The Progressive Era was among the most volatile times for the economy and labor in American History. Daniel E. Saros explores the institutional and economic conditions of this time, revealing new insight into the regulated nature of industry and the conditions of labor. Using the steel industry as a case study, Saros demonstrates how the United States Steel Corporation enhanced the performance of the steel industry by initiating a price and wage stabilization program. In an effort to combat potential threats from the federal government, the American public, and organized labor to the market stabilization program and mechanization drive, the steel companies introduced a paternalistic welfare program, company unions, and limited hours reform. Saros also contrasts this time with free market periods, examining the impacts on rates of profit, output growth, and capital accumulation.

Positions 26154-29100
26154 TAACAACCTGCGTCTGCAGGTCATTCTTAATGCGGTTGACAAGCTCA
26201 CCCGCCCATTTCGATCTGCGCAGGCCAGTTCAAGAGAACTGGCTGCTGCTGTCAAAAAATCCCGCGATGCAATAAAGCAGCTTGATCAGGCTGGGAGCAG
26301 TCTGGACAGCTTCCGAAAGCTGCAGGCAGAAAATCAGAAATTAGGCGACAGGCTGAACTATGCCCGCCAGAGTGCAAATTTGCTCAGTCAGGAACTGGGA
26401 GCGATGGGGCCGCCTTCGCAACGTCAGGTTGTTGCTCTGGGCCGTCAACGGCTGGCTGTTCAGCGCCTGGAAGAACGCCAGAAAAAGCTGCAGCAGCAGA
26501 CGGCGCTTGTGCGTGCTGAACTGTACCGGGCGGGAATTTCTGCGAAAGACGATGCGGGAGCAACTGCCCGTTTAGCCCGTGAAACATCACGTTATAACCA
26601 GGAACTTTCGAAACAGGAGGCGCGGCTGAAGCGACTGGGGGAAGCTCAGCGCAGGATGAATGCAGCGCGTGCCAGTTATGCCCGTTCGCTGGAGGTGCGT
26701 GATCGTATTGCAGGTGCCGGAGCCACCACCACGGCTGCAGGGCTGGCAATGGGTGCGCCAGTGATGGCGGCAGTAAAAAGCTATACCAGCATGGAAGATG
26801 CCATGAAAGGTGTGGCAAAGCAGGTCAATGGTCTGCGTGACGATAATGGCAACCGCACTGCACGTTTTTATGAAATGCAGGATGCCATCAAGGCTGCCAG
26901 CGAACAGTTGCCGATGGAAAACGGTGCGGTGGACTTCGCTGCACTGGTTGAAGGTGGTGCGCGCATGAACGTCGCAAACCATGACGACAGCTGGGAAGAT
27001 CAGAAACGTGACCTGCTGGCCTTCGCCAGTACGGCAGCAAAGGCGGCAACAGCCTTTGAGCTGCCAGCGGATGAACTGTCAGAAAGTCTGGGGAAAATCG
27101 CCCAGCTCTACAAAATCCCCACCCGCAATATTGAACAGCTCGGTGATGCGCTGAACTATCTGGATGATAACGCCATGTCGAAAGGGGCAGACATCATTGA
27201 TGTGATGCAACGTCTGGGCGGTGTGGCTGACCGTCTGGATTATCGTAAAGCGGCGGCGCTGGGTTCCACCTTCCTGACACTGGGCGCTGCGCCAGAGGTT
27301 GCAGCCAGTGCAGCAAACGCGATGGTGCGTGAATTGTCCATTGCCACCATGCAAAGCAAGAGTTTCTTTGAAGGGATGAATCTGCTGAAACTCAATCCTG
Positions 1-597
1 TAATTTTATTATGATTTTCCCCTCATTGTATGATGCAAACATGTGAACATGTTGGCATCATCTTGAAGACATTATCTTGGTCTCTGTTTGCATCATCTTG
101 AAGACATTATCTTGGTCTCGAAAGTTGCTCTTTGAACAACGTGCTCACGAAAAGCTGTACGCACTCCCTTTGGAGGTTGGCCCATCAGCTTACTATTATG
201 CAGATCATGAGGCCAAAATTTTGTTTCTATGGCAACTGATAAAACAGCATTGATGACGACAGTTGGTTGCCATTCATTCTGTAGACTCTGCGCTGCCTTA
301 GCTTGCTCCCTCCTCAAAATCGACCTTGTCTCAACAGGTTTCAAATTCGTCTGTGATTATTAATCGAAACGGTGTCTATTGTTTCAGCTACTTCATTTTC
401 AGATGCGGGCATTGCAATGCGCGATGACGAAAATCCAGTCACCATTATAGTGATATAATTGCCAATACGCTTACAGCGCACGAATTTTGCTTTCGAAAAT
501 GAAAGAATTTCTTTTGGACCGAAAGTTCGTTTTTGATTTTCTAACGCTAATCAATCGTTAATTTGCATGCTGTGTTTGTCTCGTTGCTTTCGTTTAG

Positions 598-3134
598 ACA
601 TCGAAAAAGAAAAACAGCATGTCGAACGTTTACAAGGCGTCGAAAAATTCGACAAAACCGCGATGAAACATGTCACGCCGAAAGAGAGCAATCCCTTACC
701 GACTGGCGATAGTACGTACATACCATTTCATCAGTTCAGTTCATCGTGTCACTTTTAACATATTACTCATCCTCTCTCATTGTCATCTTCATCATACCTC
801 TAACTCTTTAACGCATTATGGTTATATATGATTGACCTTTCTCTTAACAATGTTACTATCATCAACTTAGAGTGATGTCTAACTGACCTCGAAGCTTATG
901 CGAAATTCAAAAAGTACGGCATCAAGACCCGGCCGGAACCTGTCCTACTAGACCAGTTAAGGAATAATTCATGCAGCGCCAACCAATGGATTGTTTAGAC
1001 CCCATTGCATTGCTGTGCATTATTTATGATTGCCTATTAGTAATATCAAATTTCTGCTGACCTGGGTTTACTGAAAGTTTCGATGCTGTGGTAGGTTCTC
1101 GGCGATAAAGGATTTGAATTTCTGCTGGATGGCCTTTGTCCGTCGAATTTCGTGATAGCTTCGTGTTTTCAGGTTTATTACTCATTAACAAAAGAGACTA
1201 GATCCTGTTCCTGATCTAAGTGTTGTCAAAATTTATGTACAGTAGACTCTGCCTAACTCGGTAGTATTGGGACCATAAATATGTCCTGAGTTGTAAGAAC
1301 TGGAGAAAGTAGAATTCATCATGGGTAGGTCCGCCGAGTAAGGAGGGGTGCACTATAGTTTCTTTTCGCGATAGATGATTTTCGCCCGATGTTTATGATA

About the Author
Daniel E. Saros is Assistant Professor of Economics at Valparaiso University.
Table of Contents
Introduction 1. A Theoretical Framework for the Historical Analysis of American Industry 2. The Structure and Performance of the Progressive Era Regulationist Institutional Structure (RIS) 3. Regulation in the Era of Big Steel 4. The Consequences of Progressive Era Regulation for the Steelworkers 5. Analytical Results of the Case Study. Conclusion